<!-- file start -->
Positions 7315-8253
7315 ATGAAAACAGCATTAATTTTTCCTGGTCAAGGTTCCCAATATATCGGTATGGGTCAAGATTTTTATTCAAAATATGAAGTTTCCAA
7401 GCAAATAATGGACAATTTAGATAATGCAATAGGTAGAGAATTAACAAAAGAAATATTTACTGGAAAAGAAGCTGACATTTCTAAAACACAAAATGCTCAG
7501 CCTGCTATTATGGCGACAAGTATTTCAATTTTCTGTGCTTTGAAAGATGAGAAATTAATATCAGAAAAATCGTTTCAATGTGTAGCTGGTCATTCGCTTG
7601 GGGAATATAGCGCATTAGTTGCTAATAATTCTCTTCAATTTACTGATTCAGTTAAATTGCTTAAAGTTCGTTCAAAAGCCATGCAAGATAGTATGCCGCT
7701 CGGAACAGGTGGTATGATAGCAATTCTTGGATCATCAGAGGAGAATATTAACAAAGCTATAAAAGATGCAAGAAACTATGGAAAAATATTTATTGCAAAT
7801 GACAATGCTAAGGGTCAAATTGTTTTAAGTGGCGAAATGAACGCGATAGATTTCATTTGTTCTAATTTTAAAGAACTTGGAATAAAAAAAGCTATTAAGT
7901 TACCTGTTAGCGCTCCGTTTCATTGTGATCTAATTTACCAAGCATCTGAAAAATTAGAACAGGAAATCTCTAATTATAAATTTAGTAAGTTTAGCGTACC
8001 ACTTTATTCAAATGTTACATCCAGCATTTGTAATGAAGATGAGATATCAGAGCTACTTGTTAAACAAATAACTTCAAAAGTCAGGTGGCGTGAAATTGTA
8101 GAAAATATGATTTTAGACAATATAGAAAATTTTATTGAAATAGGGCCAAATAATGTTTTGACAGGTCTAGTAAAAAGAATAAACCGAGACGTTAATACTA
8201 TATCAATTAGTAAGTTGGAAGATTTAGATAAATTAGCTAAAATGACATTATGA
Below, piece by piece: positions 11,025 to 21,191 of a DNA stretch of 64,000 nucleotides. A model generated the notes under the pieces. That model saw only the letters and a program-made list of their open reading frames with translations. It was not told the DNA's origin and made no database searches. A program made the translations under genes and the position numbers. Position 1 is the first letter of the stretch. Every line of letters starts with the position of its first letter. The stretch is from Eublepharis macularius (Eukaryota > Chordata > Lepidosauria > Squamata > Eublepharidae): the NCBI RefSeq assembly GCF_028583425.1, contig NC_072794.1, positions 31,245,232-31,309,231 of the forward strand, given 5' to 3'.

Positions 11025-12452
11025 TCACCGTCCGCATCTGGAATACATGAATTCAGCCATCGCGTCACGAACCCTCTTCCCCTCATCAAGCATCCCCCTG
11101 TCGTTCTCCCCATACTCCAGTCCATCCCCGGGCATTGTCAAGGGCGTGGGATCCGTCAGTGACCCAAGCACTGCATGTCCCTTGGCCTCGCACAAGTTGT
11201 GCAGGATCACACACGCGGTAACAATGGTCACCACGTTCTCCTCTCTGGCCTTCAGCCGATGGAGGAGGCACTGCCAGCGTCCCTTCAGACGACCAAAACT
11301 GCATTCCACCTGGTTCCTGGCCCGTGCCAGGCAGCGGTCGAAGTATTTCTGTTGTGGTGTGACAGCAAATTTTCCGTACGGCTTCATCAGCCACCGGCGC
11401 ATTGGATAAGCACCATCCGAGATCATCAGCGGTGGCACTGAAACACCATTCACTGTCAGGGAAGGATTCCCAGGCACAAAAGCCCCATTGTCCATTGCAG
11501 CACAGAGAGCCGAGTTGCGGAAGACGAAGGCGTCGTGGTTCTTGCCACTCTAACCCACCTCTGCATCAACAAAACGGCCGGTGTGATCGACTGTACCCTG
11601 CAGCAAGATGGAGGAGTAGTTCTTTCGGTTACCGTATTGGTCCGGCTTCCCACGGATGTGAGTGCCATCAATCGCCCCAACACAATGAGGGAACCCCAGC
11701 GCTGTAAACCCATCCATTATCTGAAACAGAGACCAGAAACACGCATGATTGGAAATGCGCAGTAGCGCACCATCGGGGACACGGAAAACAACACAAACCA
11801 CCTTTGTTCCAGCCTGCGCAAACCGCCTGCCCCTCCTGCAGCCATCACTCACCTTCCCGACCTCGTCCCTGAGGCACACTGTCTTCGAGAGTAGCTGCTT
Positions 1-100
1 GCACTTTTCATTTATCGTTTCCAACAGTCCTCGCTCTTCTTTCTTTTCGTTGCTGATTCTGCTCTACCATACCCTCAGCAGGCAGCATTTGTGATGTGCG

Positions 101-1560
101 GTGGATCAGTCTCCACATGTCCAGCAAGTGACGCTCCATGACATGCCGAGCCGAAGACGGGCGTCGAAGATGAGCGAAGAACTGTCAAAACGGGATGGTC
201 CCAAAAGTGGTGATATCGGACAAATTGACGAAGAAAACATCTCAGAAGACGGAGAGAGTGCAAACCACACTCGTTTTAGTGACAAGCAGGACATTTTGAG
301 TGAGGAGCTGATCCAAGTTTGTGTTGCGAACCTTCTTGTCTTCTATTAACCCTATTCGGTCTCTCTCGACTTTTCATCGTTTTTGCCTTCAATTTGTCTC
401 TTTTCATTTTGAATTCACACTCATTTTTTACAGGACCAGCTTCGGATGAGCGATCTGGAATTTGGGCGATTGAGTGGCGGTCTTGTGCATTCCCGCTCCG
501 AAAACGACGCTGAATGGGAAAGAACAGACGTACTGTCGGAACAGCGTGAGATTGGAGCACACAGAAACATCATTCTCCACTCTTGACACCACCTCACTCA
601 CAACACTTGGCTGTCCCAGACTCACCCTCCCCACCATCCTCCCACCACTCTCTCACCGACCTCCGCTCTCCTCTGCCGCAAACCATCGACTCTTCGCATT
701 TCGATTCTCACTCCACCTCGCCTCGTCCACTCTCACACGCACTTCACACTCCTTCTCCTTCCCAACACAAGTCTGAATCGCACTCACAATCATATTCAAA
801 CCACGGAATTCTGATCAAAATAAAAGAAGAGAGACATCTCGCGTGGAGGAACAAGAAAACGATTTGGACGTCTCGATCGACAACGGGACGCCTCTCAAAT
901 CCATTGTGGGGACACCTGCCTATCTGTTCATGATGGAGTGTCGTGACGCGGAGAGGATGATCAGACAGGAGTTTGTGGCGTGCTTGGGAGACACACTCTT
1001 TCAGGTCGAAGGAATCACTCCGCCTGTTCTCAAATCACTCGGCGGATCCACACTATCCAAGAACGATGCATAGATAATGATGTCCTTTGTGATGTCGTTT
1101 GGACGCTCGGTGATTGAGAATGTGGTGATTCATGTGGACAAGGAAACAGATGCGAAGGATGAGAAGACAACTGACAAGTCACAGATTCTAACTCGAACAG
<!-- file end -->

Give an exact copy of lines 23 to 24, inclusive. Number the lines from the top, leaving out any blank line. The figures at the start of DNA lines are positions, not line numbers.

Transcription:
Positions 1-100
1 GCACTTTTCATTTATCGTTTCCAACAGTCCTCGCTCTTCTTTCTTTTCGTTGCTGATTCTGCTCTACCATACCCTCAGCAGGCAGCATTTGTGATGTGCG